I started following Doug Belshaw’s work when Mozilla started pushing out WebMaker and Web Literacy Map resources, then with the Mozilla Open Badge projects as I got involved with digital badges.
His writing makes sense. He is a consistent sharer, curator, tweeter and podcaster. In his self-created sites, he builds using the tools he has helped promote (example: remixing with Thimble). He shares via creative commons. He tweets about his workshop and conference experiences as he travels around the world presenting. He also has a good sense of humor.
He currently seems to be making a career out of consulting. His sites aren’t full of ads, instead It appears he has a good system going with sponsors.
Current Work Reviewed: Essential Elements of Digital Literacies
This is an easy read at 105 pages. Belshaw explains it as a more easy-going version of his Ed.D Thesis. Chapter 5, especially, focuses on the framework he presents as the eight essential elements of Digital Literacy. He does not try to provide a definition of digital literacies (plural, not “literacy”- don’t get him started) but instead insists that “such definitions should be emergent from a particular context in which you find yourself” and that…
“Co-created definitions have more power than those that are simply adopted or imposed” (#nousion anyone?)
There is an entire chapter about memes, and he is all about that remix. One of my favourite (that’s how they spell favorite in the UK) chapters is Chapter 3 “Everything is Ambiguous” where he explores ways of thinking about how we use current terms and cliche’s and suggests ways we can embrace ambiguity when it comes to digital literacies.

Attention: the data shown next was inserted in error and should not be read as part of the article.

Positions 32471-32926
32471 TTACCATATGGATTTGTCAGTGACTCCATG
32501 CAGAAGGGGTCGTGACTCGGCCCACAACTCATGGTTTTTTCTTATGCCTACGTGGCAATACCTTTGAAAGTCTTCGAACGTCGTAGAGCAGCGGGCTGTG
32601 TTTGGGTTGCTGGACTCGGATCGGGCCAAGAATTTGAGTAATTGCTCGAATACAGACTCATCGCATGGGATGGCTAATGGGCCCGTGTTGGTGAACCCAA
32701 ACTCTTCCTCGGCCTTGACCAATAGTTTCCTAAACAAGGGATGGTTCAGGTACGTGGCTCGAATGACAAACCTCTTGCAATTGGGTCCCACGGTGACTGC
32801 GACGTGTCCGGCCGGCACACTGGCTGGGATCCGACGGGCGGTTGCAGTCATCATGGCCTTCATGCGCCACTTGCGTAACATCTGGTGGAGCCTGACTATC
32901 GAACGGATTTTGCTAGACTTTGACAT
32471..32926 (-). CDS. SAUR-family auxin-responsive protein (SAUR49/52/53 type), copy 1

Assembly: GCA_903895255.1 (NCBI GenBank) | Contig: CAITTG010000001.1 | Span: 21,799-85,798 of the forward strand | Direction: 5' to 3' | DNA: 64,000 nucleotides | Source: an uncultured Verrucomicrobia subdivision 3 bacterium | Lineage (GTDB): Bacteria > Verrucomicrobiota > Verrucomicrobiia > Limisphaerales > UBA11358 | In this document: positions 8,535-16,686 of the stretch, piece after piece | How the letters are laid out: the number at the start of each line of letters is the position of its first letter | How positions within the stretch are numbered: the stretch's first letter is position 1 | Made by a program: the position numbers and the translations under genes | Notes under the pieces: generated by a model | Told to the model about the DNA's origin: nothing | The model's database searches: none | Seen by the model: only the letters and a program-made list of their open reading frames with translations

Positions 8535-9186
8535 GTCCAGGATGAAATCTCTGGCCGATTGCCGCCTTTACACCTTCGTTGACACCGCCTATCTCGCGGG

I have a pdf copy of the eBook, which I am willing to share with this class upon request, per his Creative Commons parameters.
Doug Belshaw and his work can be found at:
- Website at dougbelshaw.makes.org (all his social links from there)
- Twitter @dajbelshaw
Wing it Assignment (10 pts) : “Who to Follow”
Seek out a current leader in the online/digital citizenship realm. This could be a popular blog or book author, a rabid presenter, or an academic leader.
Think of the topics:
- Digital Literacy/Fluency
- Information Literacy/Fluency
- Digital Humanities
Write a brief bio of their credentials and a short summary/review of one of their recent works. Provide us links to their online spaces. Why should we care about them? What makes them a good digital citizen? How are they practicing what they preach?
Not- so secret objective: Discover and share current experts who are contributing in the field.
I feel like I commented on this already, but I might have imagined that. Or maybe my comment is in moderation. At any rate, this is a great assignment idea that will be included as an option in the next Collection…